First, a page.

* Rush. vol. iv. p. 722, et seq. Cobbett's, vol. 7. p. 1324, et seg. Old Parl. Hist. vol. ix. p. 116, et seq. Journals of the Commons. May, lib. ii. p. 74, et seq. Ludlow, vol. i. p. 31, et seq. of Cobbett's Parl. Hist. vol. ii, p. 1479. Husband's Col.

Cobbett's Parl. Hist. vol. ii. p. 1443, et seg. .

had been provided for that country. But the idea proceeds upon the erroneous assumption that this was merely a struggle for power between Charles Stuart and a set of men called the par: liament: whereas both could not justly be regard. ed in any other light than as trustees for the public. If the parliament betrayed its trust, the king was certainly called upon as a joint trustee to interpose for the public good; and if this could be established to have been the part he performed, his seizure of the horses, &c. provided for Ireland, must be pronounced laudable, since sure. ly the people of England could never intend to serve the sister isle at the expense of their own ruin. . But if, on the other hand, the parliament, in this struggle, discharged its duty to its constituents, in defeating the designs of the sovereign to overturn their laws and liberties, then it cannot be considered as distinct from the community which it represented; and as the nation's first object must have been the preservation of the general rights and safety against a prince who availed himself of the limited authority entrusted to him, to subvert all that he was appointed to de. fend, parliament was imperiously called upon as trustee for the public, to employ the people's own money in the people's own defence *.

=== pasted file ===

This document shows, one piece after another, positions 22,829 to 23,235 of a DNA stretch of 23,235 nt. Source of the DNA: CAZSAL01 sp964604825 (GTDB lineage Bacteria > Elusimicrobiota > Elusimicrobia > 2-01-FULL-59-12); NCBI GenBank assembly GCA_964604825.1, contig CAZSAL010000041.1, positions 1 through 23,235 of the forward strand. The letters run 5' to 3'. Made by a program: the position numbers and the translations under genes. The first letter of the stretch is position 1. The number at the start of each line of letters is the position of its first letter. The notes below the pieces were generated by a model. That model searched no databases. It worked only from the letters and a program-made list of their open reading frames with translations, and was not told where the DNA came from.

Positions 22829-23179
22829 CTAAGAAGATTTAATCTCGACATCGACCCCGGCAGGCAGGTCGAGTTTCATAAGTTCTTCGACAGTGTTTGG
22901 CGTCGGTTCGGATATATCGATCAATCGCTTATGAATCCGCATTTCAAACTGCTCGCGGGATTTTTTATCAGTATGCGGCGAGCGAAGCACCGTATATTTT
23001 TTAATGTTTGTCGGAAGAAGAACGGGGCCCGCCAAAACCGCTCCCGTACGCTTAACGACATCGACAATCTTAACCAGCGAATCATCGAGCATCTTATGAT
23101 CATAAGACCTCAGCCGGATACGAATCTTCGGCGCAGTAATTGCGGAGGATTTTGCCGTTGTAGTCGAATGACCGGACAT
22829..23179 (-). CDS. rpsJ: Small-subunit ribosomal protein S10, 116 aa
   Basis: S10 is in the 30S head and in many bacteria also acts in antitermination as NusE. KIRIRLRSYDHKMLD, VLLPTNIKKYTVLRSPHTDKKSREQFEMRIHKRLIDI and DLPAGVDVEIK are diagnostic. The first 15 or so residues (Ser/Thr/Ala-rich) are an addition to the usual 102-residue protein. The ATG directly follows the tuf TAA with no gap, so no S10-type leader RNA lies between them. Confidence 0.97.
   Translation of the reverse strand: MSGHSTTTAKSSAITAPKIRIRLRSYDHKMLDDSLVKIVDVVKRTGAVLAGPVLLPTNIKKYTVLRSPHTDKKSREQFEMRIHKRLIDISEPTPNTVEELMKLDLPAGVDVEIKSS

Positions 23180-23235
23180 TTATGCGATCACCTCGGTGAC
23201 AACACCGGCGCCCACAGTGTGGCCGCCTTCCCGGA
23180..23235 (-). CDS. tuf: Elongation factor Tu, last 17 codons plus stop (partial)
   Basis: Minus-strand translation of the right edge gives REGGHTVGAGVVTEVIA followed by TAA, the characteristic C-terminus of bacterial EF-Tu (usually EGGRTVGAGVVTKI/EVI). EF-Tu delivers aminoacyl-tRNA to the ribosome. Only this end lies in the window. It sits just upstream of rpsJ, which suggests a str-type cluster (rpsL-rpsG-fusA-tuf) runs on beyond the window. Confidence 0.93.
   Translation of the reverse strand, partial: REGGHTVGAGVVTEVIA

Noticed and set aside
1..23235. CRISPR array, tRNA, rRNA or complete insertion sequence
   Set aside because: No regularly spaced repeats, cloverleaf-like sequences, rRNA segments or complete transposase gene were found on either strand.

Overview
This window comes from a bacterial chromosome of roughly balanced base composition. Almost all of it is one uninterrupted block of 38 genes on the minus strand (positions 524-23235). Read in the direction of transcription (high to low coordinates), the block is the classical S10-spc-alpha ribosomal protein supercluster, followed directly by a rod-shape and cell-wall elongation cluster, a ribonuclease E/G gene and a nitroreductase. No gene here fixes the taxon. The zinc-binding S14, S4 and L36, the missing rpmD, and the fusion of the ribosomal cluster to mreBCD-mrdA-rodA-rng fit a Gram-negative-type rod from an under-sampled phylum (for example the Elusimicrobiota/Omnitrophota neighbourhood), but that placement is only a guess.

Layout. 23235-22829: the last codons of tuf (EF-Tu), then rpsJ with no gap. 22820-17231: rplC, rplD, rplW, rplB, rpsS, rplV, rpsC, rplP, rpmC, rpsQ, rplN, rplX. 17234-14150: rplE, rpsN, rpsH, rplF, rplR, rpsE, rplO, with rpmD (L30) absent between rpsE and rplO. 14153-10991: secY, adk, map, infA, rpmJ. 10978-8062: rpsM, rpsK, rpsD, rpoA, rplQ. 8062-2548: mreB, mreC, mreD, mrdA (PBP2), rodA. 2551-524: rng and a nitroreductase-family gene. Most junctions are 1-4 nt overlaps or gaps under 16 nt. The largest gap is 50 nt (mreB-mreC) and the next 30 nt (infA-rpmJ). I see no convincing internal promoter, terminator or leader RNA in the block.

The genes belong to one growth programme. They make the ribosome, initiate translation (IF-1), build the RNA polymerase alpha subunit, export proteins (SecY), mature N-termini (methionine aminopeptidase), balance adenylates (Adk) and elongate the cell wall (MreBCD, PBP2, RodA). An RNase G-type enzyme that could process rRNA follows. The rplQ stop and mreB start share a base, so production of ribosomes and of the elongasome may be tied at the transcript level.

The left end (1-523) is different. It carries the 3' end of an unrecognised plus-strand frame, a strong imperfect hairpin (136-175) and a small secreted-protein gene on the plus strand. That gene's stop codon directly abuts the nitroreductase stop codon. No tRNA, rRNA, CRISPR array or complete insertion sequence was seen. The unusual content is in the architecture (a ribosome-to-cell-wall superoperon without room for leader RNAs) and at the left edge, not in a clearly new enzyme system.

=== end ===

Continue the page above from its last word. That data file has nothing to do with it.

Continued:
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* Rush. vol. iv. p. 743.; v, p. 13, 14. Whitelocke, p. 61. May, lib. ii. p. 65, 66. Parliamentary Histories. Oliver Cromwell performed a notable service, by preventing the university of Oxford from sending their plate to the king. Cobbett's Parl. Hist. vol. ii. p. 1453. May, lib. iii. p. 74. I persuade myself that no man

will now seriously dispute that Charles drove the people into a war by invading their liberties, and determining on hostilities or force upon both houses, and therefore that all Mr. Hume's statements, in which he ascribes the whole to fanaticism, are utterly absurd. I am sorry to add, that they are altogether uncandid ; and as to what he says about “ the danger not being of that kind, great, urgent, inevitable, which dissolves all law, and levels all limitations,” &c. I do not understand it. The question was, whether the English people were for ever to renounce their civil and religious liberty, and sink into the same deplorable condition with the other great European monarchies? and though Mr. Hume might see in that nothing worth a struggle, I trust there are not many of his opinion. It is strange too to argue that the king's power was so much diminished as to be no longer a cause of fear, when Charles had actually resolved on war. This is much of the same species of argument with that in favour of James, when he says that that monarch must have succeeded to the same plenitude of power which he assumed, because he arrogated it ; and also of Charles in regard to the German horse, while he is forced to acknowledge that that prince did then usurp arbitrary power without its assistance. But would not the argument apply with greater force to the sons of that king ?